Mike Trout: What Could Have Been

An article by posted on August 27, 2012

Mike Trout is having a season for the ages. The kind of season that has baseball fans checking the box score in the newspaper to see what he did the night before, and team executives scratching their heads wondering how they missed on this kid. If you turned on ESPN last year, the only time you would hear the word trout, was during one of those outdoors shows. It’s funny how things change in a year. When you hear the word trout these days, the first thing that comes to mind is a young ballplayer being compared to the likes of Mickey Mantle, not a fish. However, I’m starting to think that it’s unfair to compare this kid to anyone. He really is in a league of his own.

Most Mets fans don’t realize how the 2009 draft could have altered the baseball landscape that we see right now. There were a few teams with a very high interest in Trout as the 2009 MLB draft crept closer. Most teams passed on Trout because, although he was a very gifted athlete, was viewed as a raw talent. They didn’t think he was mechanically sound. That, combined with the fact that amateur players from the northeast still aren’t given the respect of a player from a warm weather state, caused Trout to sort of free fall. Here’s where it gets interesting for Mets fans.

One of the teams that was in a position to take a chance on this “raw” talent, was the Washington Nationals. They held the number one pick, and the number ten pick in the 2009 draft. They took Stephen Strasburg with the number one pick, and with the number ten pick took Drew Storen. Luckily for Mets fans, and the other teams in the National League East, the Nationals passed on Trout. Had they selected Trout at number ten, they would have a foundation of Strasburg, Harper, and Trout to build on. Arguably the three best young talents in the game, all on one team, is a scary notion. The Nationals are kicking themselves right now.

Let’s take a look at the Angels drafting Trout, and it’s implications. This is where it could get painful for Mets fans. Yes Mets fans, we could have drafted Trout. If you recall, we originally were slated to have the number 24 pick in the 2009 draft. Trout went number 25. We gave up our number 24 pick as compensation for signing Fransisco Rodriguez in the winter of 2008. We were Trout-blocked…by ourselves. That compensation pick was what inevitably led to the Angels selecting Trout at number 25.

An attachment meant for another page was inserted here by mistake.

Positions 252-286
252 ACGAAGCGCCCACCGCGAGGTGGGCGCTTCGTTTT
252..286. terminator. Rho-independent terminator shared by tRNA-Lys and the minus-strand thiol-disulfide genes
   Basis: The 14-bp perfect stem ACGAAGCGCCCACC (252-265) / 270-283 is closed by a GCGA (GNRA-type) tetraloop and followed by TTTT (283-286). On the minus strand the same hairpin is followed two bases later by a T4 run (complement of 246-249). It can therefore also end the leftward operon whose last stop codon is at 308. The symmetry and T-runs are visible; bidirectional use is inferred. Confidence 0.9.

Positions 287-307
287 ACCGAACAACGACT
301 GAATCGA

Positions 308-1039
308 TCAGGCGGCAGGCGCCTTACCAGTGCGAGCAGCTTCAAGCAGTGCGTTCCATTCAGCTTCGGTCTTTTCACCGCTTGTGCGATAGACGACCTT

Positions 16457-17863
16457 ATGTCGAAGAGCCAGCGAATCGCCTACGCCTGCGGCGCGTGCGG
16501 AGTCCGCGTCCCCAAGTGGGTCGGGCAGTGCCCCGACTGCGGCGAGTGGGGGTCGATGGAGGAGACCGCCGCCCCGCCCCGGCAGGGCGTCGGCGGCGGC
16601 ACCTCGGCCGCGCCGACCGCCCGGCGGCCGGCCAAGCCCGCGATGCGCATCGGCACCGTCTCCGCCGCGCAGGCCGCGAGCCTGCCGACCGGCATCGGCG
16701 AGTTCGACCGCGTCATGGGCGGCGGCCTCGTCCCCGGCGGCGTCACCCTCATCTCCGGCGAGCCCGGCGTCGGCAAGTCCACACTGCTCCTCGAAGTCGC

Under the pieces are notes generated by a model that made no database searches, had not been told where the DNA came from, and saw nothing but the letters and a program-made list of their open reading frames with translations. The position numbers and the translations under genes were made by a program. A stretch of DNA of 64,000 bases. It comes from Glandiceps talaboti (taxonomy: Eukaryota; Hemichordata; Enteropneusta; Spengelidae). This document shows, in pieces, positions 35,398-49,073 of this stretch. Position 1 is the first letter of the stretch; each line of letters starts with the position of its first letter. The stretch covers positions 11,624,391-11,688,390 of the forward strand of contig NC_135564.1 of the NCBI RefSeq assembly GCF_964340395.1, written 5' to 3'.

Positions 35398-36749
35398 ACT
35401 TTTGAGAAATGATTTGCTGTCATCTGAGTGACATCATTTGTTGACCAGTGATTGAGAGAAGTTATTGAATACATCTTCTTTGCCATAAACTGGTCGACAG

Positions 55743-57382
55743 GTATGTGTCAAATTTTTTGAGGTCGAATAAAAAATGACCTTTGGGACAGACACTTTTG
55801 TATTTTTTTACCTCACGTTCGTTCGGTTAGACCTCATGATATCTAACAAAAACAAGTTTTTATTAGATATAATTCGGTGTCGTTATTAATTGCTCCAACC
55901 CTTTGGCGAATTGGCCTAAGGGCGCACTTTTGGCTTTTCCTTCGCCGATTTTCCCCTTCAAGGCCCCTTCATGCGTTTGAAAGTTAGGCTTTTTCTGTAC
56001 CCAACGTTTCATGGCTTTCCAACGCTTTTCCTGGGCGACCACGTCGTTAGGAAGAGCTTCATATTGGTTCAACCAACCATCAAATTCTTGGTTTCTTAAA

There is a nice article on Trout in this week’s issue of Sports Illustrated (I highly recommend reading it). Tom Verducci states that building up to the 2009 draft, Trout’s family, who originally agreed to take slot money before the draft, was now looking for more money. They had originally agreed to around $1.2 million, but were now getting offers of close to $3 million. The Angels head scout in the northeast area kept that a secret, knowing that if it became public, the team might have passed on him. He believed he had a future hall of famer at his fingertips, and didn’t want to lose out on Mike Trout. The Angels now had two back to back picks in the first round after the compensation pick from the Mets, so even the Angels brass that weren’t completely sold on Trout, decided to take a shot. The funny thing is, had the Angels passed on Trout at pick 25, the Yankees were waiting with open arms at number 29. Imagine that. The player touted as the next Mickey Mantle in Yankee pinstripes.

Mets fans, we could have had Mike Trout. Mike Trout had so many implications for the Mets, and no Mets fans ever think about it. Aside from possibly getting him with our original number 24 pick in the 2009 draft, the Nationals could have selected him, which would have been a nightmare for Mets fans for years to come. If the Angels passed on him, he could have easily dropped into the lap of the Yankees, our cross town rivals.

It’s funny how things work out. But there is nothing funny about what Mike Trout is doing this year. Mike Trout is a once in a generation player. Mike Trout is a baseball god. And Mets fans are left, once again, wondering about what could have been.

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